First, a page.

‘Let’s learn from our mistakes’, coroner tells Arruda during CHSLD investigation

“What bothers me a bit about Quebec is that we can go from hero to zero in a fraction of a second,” said coroner Géhane Kamel.

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Quebec long-term care homes received COVID-19 planning guides the day before the province closed in mid-March 2020, public health director Dr. Horacio Arruda stated Monday in the coroner’s investigation. about deaths in those institutions.


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Arruda’s long-awaited testimony during the provincial component of the investigation began last week, when he said that a labor shortage, a fragile health care network, and many employees who fell ill resulted in a perfect storm of negative circumstances when beginning of the pandemic.

On Monday, Arruda said that in mid-February 2020 health institutions were asked to run simulations of the province’s 2006 pandemic plan to prepare for COVID-19, and by the end of the month, they were asked to include a COVID-19 annex. in those plans.

When asked why the province’s pandemic plan had not been updated more recently, Arruda replied: “We must understand that pandemics are relatively rare.”

With much still unknown about COVID-19 in January and February 2020, Arruda said his department kept an eye on the situation and began preparing for a possible community transmission scenario. The government’s decision to close the province on March 13 was a swift response, he said, allowing them to ban visits to long-term care homes.


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Patrick Martin-Ménard, the attorney representing the families of the deceased residents, asked Arruda if he considered, when preparing for possible scenarios, the possibility of the virus being transmitted to CHSLD residents.

“We knew we had to protect them,” Arruda said, noting that residents of long-term care homes are among the most vulnerable in society.

The coroner Géhane Kamel, who presides over the hearings, said that he was upset to hear that the CHSLDs were included in the scenarios from January and February, considering that other testimonies have shown that “the preparation was nil”.

“It’s like one of the first times that I realize this, that these discussions took place even before March 13,” he said. “It’s a bit disturbing.”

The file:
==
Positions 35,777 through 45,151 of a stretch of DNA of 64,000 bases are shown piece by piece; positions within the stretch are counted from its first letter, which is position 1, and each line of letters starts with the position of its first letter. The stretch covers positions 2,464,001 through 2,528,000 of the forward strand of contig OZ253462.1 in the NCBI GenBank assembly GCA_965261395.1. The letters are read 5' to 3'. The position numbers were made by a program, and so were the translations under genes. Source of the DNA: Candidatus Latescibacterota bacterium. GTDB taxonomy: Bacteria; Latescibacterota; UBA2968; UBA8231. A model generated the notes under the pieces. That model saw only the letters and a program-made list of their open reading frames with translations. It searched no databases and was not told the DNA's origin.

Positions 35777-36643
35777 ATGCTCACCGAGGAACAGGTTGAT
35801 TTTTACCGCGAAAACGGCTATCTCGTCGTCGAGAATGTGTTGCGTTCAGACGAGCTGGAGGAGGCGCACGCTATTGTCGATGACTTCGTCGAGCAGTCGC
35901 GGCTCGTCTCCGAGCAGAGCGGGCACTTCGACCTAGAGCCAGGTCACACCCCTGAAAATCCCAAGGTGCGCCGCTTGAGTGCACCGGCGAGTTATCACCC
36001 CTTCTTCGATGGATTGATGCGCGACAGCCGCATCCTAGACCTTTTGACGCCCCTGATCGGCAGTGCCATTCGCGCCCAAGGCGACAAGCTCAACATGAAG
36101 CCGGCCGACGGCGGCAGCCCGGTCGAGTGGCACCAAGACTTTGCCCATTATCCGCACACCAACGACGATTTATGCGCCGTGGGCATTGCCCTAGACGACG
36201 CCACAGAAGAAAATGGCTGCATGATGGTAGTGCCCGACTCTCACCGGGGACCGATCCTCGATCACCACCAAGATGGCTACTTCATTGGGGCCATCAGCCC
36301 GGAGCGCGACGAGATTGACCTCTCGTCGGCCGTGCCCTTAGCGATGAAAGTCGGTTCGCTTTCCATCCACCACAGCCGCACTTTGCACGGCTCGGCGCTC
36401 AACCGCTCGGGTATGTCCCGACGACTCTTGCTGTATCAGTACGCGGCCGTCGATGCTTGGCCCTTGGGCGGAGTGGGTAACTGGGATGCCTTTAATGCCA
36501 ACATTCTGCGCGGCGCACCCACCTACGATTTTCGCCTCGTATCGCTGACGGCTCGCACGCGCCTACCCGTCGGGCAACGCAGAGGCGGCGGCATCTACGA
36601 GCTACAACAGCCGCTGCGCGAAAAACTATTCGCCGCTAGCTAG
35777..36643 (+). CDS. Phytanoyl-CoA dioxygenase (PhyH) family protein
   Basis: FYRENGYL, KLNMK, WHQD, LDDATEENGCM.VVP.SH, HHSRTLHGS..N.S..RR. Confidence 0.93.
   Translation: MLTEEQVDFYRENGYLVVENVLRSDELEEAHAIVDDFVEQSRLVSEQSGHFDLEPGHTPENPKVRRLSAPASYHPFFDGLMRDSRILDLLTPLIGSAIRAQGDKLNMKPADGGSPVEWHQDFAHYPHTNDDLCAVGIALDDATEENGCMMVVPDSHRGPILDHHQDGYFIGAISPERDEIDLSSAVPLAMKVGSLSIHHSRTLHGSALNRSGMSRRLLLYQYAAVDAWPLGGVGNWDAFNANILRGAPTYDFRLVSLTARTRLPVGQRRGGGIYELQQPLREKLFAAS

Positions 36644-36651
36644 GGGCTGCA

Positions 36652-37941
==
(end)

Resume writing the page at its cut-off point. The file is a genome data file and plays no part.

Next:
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Martin-Ménard asked Arruda if he thought the CHSLDs were a “blind spot” as the province prepared to handle the pandemic.

“It depends on what you mean by ‘blind spot,'” Arruda replied. “We knew that older people, wherever they were, were at risk.”

Arruda said the chaos described during various testimonies in recent months has raised questions about organizing in long-term care homes.

Several attorneys questioned Arruda on Monday, asking questions about the first directives to isolate healthcare workers, the decision to ban caregivers from CHSLDs, and the initial decision not to enforce the use of N-95 masks, all which appear to have played a role in the impact of the pandemic on households.

He was also asked to respond to a question on Thursday that he was unable to answer at the time: whether or not to recommend stopping the movement of personnel between long-term care homes at the start of the pandemic (which testimonies have shown contributed to the spread of the virus).


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After checking over the weekend, Arruda told the investigation that he did not make that recommendation.

“It was discussed online with management,” he said, “but I did not issue a recommendation.”

Monday’s questioning marked the end of Arruda’s testimony. Thanking him for his time, Kamel said that he would not have wanted to be in Arruda’s place at the beginning of the pandemic and that he would not want to be in it today either.

“I want to tell you that what bothers me a little bit about Quebec is that we can go from hero to zero in a fraction of a second, and that really bothers me,” Kamel said. “I wish you to continue your work. … I want to thank you, on behalf of the coroner’s office, for helping to try to save lives. “

Arruda responded that saving as many lives as possible has always been his motive and he was aware of the difficulties families went through during the pandemic.


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“I hope that the coroner’s investigation process allows families to have their questions answered so that they can experience a more normal form of grief, because grief was not very normal in these situations and I am very aware of that,” he said. .

“Let’s learn from our mistakes,” Kamel replied.

The coroner’s investigation is scheduled to continue through Thursday.

The Canadian press contributed to this report.

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